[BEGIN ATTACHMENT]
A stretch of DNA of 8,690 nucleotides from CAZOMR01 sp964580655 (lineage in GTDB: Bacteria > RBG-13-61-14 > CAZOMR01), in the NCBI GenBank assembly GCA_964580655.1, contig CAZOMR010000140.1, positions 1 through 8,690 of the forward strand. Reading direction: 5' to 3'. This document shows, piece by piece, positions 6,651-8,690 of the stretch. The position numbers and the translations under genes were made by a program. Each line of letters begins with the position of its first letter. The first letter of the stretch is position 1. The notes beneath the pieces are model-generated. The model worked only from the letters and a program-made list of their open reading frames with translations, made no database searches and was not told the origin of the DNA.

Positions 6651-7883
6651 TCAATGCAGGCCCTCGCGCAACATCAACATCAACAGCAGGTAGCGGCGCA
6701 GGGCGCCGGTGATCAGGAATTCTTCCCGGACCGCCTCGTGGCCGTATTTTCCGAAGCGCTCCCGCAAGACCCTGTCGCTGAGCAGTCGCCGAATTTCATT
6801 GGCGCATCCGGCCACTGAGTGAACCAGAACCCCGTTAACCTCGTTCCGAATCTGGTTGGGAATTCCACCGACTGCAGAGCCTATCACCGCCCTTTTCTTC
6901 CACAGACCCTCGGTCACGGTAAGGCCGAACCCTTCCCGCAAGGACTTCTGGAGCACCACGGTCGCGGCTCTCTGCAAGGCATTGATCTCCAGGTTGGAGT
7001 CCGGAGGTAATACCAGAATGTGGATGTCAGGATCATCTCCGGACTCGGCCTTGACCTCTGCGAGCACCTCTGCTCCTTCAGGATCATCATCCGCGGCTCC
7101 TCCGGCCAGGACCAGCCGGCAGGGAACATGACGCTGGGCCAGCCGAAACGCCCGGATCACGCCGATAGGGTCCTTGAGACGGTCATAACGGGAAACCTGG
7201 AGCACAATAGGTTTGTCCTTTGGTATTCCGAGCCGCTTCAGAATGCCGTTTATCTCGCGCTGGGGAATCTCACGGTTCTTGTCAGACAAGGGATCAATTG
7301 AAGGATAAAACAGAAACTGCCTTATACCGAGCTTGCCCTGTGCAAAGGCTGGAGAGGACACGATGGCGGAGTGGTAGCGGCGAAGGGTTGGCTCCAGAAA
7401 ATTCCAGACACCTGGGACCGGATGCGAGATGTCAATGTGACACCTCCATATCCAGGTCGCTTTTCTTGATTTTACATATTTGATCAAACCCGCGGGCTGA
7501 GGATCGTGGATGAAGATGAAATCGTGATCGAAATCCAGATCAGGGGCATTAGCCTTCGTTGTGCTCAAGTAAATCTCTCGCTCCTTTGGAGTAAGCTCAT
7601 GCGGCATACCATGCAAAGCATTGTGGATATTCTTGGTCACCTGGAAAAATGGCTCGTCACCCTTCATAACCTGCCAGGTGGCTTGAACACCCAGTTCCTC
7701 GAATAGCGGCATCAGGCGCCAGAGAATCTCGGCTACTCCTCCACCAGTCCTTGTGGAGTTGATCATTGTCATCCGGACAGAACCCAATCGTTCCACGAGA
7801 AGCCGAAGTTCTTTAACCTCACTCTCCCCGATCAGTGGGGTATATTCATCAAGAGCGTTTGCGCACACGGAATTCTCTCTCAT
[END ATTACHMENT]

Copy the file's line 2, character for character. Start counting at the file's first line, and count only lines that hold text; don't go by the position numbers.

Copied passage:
Positions 6651-7883